The automotive industry is on a fast track to clean up its act. Electric vehicles (EVs) are viewed by many as the future of automotive and while the elimination of tailpipe emissions is undoubtedly a major step forward, important questions remain. To become truly circular, automakers will need to develop a plan to prevent EV batteries from going to landfill. How exactly they should go about achieving this remains the subject of considerable debate.
While much of the discussion around circularity revolves around the business of how to recycle EV batteries, there are, arguably, more immediate questions to be addressed, such as how to maximise the longevity of EV batteries and the value that can be yielded from them over their lifetime. By investing all its time and attention into solving the recycling question, the industry risks ignoring or neglecting other avenues that could prove more impactful towards its sustainability goals.
The current state of EV battery recycling
Data shows that the global EV battery recycling market surpassed US$2.1bn in 2022, with this figure expected to reach as high as US$19bn by 2030. The environmental impact of sourcing the materials used to create EV batteries is substantial, therefore one might logically assume that recycling is the optimal way to recoup maximum value from the materials used. At a minimum, if the industry recycles the materials within EV batteries, then surely the aforementioned environmental cost of sourcing them, combined with the additional cost of producing the batteries themselves will not have been in vain? Most people would tend to agree with this position and yet, this viewpoint speaks to the prevailing view that recycling holds the key to achieving circularity goals.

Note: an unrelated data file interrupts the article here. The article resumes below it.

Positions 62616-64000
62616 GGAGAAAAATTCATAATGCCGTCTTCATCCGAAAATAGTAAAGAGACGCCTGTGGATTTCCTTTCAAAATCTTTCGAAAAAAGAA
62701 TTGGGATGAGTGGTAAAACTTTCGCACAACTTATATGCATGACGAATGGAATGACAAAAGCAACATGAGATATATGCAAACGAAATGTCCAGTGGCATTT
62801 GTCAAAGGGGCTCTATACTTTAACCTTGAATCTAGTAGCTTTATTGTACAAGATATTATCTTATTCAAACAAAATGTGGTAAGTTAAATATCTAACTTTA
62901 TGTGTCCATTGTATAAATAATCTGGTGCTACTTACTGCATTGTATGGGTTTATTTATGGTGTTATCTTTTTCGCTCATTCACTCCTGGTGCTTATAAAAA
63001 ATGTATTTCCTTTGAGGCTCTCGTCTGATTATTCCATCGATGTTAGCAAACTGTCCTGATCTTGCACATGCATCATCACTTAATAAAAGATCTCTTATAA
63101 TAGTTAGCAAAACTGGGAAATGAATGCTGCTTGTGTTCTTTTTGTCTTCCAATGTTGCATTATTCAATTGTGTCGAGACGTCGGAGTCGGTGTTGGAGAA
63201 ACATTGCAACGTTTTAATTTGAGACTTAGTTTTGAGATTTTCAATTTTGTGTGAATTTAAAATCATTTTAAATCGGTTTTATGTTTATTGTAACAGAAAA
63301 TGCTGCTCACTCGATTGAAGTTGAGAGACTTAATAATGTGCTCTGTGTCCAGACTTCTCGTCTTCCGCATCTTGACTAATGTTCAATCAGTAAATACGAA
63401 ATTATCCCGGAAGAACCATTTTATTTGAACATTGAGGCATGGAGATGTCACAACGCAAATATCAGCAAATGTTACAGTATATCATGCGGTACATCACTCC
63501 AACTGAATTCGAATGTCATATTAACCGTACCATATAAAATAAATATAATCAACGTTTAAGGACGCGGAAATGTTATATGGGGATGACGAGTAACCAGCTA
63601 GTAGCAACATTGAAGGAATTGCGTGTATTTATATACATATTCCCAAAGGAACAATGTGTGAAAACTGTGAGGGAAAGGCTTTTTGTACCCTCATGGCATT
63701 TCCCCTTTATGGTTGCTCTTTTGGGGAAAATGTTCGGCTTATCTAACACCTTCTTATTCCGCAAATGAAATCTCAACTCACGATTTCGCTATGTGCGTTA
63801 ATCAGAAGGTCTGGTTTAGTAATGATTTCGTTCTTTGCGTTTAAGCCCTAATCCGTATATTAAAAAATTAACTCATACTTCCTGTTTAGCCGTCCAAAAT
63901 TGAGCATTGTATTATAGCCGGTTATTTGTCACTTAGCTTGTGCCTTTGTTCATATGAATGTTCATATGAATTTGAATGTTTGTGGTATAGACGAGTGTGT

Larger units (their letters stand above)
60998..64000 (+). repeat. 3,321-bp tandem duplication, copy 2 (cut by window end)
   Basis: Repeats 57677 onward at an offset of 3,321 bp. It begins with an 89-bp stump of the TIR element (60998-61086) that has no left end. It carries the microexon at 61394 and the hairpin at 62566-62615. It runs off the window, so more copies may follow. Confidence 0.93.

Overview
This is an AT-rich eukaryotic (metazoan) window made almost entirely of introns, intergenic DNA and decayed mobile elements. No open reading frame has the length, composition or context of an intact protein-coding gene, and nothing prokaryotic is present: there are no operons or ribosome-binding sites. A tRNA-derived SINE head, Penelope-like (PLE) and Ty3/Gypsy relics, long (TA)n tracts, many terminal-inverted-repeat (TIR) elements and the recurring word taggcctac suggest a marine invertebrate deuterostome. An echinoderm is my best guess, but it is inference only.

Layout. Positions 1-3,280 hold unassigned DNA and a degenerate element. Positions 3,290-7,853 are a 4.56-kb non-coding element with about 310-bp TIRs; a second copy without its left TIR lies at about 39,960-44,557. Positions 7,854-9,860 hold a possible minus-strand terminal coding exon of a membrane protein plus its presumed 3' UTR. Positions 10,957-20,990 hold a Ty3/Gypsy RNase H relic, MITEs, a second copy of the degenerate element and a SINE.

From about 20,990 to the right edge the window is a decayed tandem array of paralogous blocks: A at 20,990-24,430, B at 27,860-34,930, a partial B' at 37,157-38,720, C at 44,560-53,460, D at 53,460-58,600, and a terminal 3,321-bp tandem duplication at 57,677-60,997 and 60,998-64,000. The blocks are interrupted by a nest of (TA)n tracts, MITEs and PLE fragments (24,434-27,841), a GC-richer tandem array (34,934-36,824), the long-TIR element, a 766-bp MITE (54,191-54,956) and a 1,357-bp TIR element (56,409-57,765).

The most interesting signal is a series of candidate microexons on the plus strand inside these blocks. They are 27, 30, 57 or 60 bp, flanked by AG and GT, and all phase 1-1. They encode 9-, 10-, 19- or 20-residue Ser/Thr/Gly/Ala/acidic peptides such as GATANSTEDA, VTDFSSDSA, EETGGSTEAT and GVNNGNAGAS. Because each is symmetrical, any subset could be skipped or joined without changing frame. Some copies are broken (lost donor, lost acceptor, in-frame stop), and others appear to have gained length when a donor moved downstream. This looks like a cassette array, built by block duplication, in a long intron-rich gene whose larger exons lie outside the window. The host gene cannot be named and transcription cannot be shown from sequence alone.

While much of the discussion around circularity revolves around the business of how to recycle EV batteries, there are, arguably, more immediate questions to be addressed
Although recycling does indeed play an important part within this journey, its importance should not be overstated at the expense of other demonstrably more effective measures which should take precedence. As things currently stand, there is a very real danger that bias towards recycling is causing large quantities of EV batteries to be prematurely recycled when in fact they have much more to offer.
The hidden cost of recycling
Data from Autocraft EV Solutions highlights the inefficiency of current recycling processes. If the environmental cost of producing EV batteries is high, recycling is only somewhat better, generating approximately 53% of the electricity, consuming 14% of the water and emitting 59% of the CO2 required to produce a new battery. These figures put the true impact of recycling into perspective.
According to the waste management hierarchy framework, preventing waste in the first instance is the best way to yield the maximum environmental benefit. As things currently stand, the automotive industry could be accused of overlooking this important step or at the very least, not giving it the investment it deserves. This begs the question, why is this the case?
Remanufacturing and its role in waste reduction